HSHS St. John's Hospital

Building Trust by Serving Patients Experiencing Homelessness

Hospital Sisters Health System (HSHS) St. John’s Hospital staff provide more than just healthcare to Springfield’s chronically homeless population. Registered nurses volunteer at the Winter Warming Center homeless shelter, addressing frostbite, open sores and other problems, particularly involving the patients’ feet.

Due to the amount of time spent outside—combined with economic, mental health and/or substance-abuse problems—the patients often aren’t able to bathe regularly, change their socks or wear properly fitting shoes. These conditions can result in sores and open wounds on their feet.

HSHS nurses gently clean the patients’ feet in warm, soapy water and trim neglected toenails. Follow-up exams with medical providers address issues like blisters, corns and calluses. For more serious issues, providers refer shelter clients to free clinics for care. Nurses are careful not to make any existing health conditions worse—for example, they don’t apply bandages because they don’t know whether patients will be unable to change the bandages, which could make an infection worse.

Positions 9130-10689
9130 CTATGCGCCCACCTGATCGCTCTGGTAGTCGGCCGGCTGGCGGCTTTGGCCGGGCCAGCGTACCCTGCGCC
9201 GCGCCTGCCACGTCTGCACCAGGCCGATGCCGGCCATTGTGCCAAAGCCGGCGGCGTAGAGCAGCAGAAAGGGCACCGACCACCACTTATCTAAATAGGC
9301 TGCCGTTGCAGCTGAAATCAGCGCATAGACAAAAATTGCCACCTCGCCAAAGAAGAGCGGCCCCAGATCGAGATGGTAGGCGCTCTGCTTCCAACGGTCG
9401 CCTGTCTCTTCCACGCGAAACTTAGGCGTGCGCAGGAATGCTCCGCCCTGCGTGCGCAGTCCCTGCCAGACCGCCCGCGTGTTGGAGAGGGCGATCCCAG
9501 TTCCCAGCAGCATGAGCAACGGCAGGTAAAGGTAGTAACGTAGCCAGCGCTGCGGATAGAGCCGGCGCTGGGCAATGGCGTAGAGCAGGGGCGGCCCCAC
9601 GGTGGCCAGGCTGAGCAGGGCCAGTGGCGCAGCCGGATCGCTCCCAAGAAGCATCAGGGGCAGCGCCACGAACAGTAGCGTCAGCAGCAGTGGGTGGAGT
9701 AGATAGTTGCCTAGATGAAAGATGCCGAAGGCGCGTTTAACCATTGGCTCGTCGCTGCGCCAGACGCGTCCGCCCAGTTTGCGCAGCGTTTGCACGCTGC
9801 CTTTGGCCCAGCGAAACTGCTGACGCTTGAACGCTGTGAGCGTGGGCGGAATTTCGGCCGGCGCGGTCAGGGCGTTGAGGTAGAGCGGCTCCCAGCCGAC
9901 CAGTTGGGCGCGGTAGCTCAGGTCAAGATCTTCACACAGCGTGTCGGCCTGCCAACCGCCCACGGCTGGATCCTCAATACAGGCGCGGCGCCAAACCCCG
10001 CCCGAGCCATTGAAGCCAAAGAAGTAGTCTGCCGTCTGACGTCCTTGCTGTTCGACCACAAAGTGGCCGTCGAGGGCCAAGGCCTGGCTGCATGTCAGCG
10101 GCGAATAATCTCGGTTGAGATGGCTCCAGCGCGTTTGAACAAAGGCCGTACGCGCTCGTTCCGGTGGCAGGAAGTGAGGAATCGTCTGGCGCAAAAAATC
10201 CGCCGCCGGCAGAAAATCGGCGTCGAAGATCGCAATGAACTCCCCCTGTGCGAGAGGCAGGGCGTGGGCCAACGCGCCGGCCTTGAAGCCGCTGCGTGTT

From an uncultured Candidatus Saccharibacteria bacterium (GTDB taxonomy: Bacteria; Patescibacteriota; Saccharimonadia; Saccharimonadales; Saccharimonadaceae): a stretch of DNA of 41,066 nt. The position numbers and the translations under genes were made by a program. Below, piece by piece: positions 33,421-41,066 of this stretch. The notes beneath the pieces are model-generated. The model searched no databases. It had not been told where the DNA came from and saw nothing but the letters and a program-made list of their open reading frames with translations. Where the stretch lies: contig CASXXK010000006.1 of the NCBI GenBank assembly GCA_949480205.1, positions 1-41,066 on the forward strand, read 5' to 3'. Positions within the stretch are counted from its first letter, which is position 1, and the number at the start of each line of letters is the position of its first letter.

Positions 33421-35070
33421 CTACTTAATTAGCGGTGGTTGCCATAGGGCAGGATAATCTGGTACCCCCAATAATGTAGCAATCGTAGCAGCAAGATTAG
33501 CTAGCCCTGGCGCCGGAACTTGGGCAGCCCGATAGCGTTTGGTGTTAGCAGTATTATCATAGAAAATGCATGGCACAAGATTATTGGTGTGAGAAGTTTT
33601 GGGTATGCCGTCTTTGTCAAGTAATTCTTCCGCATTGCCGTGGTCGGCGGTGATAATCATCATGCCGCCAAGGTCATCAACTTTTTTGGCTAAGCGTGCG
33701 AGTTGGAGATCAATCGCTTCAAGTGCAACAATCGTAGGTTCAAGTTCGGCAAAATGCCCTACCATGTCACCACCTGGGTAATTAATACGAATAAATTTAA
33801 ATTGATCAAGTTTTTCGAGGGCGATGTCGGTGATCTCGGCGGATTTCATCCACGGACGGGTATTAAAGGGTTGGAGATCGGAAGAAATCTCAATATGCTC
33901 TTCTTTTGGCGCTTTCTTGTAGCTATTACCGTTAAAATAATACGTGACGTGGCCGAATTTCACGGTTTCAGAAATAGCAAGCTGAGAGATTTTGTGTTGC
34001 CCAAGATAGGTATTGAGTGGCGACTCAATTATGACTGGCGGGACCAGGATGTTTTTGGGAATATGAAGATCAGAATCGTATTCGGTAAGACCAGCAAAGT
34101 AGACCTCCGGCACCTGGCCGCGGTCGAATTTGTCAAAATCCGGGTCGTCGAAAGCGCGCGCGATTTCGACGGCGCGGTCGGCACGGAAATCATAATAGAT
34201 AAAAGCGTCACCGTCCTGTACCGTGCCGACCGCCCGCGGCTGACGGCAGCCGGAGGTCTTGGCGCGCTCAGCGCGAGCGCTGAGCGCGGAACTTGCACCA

Shelter clients benefit from this compassionate service, appreciating the brief respite from their circumstances. The service also helps build trust in medical providers and allows providers to identify potential infections and untreated chronic conditions, noted Kimberly Luz, director of community outreach for the central Illinois division of HSHS.

In one case, nurse Austin Carey learned a patient who had received a check for prescriptions from Memorial Medical Center couldn’t get to a pharmacy for his medications. Carey informed Warming Center manager Ronetta Hamilton, who drove to the pharmacy to retrieve the patient’s prescriptions.

“It’s very moving,” Luz said. “It’s more than healthcare.”